Vietnam memorial in Elgin stirs emotions
It's been 45 years since Fay Kitchin's cousin was killed in the Vietnam War, but the pain is as raw as ever.
The Elgin resident found the name of her cousin on Thursday among the 58,249 names of U.S. servicemen and women who died in Vietnam, and etched on "The Wall That Heals," a half-scale replica of the Vietnam Veterans Memorial in Washington D.C.
The replica is now in Elgin and will be open to visitors day and night through Sunday.
"I feel regret and pride," Kitchin said, tears streaming down her cheeks. "He was so young, he had just graduated high school. He was in Vietnam just seven days."
A steady stream of visitors came to see the wall after an opening ceremony Thursday morning that featured a combined color guard of American Legion Post 57, AMVETS Post 202, and VWF Post 1307, all based in Elgin.
The wall is a symbol of the stories that Vietnam veterans would have told if they had survived, said speaker Deborah Grassman, author of "Peace At Last, a book of veterans' stories she gathered in her 25-year career as a nurse practitioner at a VA hospital in Florida.
Unlike veterans of previous wars, Vietnam veterans mostly were greeted by indifference or protests upon their return home. "I hope we have the courage to ask of Vietnam veterans to forgive us for how we let them down," she said.
Veteran Alex Sorton of Elgin said he and others who came back from Vietnam initially were not allowed to join veterans' organizations. "We were told we couldn't join because it wasn't a foreign war, it was a police action -- and that hurt."
Sorton found on the wall the names of two of his friends who were killed in Vietnam.
"It's very dramatic," he said. "It's bringing back memories of when we were attacked by the Viet Cong."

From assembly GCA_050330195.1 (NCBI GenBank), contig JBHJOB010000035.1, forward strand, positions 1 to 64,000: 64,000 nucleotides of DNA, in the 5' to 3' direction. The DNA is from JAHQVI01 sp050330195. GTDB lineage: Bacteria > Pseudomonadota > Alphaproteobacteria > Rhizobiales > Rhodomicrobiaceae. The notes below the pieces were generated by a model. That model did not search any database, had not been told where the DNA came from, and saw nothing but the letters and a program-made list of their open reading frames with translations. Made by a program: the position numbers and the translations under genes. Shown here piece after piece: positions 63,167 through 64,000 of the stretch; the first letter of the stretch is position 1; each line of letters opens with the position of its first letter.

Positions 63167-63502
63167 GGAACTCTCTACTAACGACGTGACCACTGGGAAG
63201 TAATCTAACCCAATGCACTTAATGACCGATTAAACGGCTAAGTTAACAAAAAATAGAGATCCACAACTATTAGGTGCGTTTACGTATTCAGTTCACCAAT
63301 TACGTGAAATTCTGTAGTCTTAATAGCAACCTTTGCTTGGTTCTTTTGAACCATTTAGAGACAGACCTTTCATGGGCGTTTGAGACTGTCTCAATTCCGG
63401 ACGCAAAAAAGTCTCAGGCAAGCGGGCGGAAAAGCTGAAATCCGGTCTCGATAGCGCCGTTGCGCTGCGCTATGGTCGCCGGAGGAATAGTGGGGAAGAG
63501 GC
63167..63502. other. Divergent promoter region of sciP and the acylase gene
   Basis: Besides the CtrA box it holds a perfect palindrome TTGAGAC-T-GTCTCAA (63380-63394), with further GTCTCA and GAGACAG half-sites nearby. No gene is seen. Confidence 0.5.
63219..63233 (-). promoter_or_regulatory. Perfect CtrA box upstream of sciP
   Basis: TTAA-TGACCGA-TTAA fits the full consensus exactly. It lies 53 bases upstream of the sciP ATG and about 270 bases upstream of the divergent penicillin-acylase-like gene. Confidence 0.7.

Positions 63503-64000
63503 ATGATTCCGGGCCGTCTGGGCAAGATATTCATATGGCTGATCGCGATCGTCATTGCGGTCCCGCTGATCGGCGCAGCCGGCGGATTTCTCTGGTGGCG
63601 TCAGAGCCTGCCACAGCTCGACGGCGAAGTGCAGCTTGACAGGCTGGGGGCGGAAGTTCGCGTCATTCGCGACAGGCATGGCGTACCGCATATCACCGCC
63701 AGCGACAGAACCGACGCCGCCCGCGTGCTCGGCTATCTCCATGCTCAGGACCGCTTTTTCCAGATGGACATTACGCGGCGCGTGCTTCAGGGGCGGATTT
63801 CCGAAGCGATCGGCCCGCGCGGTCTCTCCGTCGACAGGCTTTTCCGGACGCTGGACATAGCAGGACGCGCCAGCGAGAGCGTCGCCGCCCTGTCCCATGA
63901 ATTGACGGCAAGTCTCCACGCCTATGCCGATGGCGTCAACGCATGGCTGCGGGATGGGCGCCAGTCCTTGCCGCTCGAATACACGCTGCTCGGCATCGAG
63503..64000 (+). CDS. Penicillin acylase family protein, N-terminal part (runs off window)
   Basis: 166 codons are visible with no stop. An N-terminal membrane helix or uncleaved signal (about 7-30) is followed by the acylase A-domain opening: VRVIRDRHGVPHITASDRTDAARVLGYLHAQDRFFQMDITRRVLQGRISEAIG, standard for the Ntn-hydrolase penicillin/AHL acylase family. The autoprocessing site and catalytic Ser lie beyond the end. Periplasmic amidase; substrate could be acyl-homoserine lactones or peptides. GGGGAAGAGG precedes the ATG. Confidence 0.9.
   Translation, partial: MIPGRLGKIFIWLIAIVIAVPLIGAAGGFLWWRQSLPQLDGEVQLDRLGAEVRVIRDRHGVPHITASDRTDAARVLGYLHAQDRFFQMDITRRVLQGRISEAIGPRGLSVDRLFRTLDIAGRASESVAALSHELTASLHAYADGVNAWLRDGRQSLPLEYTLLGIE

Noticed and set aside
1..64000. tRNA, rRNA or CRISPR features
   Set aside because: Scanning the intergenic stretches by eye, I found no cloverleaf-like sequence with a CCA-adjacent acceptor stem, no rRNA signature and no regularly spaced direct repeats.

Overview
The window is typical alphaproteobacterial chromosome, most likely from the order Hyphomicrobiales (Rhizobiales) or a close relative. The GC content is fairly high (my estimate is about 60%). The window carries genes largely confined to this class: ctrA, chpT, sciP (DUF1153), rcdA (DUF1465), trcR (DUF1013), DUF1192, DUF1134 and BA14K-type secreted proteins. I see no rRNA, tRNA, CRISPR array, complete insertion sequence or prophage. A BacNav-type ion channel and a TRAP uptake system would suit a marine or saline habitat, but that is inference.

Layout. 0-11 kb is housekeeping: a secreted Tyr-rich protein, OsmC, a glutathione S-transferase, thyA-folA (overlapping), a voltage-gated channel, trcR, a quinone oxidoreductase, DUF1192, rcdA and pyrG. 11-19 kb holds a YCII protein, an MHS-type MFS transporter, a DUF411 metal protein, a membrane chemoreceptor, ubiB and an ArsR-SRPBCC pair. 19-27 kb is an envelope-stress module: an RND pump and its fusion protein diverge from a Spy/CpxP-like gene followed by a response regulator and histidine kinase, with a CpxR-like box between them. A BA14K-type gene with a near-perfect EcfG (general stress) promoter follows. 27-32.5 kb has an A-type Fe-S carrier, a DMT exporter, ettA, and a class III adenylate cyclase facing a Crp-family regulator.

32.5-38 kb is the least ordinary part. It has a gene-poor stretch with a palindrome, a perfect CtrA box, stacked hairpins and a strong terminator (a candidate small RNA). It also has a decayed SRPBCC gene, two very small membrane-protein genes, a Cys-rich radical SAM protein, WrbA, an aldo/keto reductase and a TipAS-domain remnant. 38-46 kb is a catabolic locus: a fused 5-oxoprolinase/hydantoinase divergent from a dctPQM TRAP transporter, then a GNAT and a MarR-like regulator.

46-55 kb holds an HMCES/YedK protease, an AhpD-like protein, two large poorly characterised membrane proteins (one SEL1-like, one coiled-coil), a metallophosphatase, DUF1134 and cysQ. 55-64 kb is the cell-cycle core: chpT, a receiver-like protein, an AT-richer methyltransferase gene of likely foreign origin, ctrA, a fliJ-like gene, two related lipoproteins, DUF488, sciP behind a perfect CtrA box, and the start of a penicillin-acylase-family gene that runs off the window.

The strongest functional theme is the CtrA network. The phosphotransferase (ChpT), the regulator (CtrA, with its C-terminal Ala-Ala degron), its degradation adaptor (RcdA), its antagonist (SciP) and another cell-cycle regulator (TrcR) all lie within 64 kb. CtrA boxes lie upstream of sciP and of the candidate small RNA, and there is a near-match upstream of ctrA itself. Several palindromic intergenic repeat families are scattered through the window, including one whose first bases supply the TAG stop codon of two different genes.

Elgin resident Carol Hotton said she had friends who fought in the Vietnam War, and survived.
"It was very moving," she said, her eyes welling up. "My heart goes out to the families that suffered these losses."
Visitors included a group of 28 seniors who are taking a class on the Vietnam War at Brother Rice High School in Chicago. "I thought it was a cool experience. Those were very good speeches," said 17-year-old Cullen Russell of Chicago.
Rosendo H. Burciaga of Elgin came with his 5-year-old grand daughter Catherine. "My granddaughter has been asking me a lot of questions about it, but I can't answer them all. I'm going to find more information when I get home."
For Kitchin, the lesson of the Vietnam War is to hold politicians and the military accountable for their actions.
"I still feel bitter, angry," she said. "But from that moment (my cousin's death) on, I became politically involved."
"The Wall That Heals" is a component of "The Big Read," a program of the National Endowment for the Arts in partnership with Arts Midwest. The Gail Borden Public Library was awarded a $16,000 grant for the program.
A ceremony and candlelight vigil honoring prisoners of war and those missing in action will take place at 7 p.m. Friday at the wall, 150 Dexter Court, between city hall and the Hemmens Cultural Center in Elgin.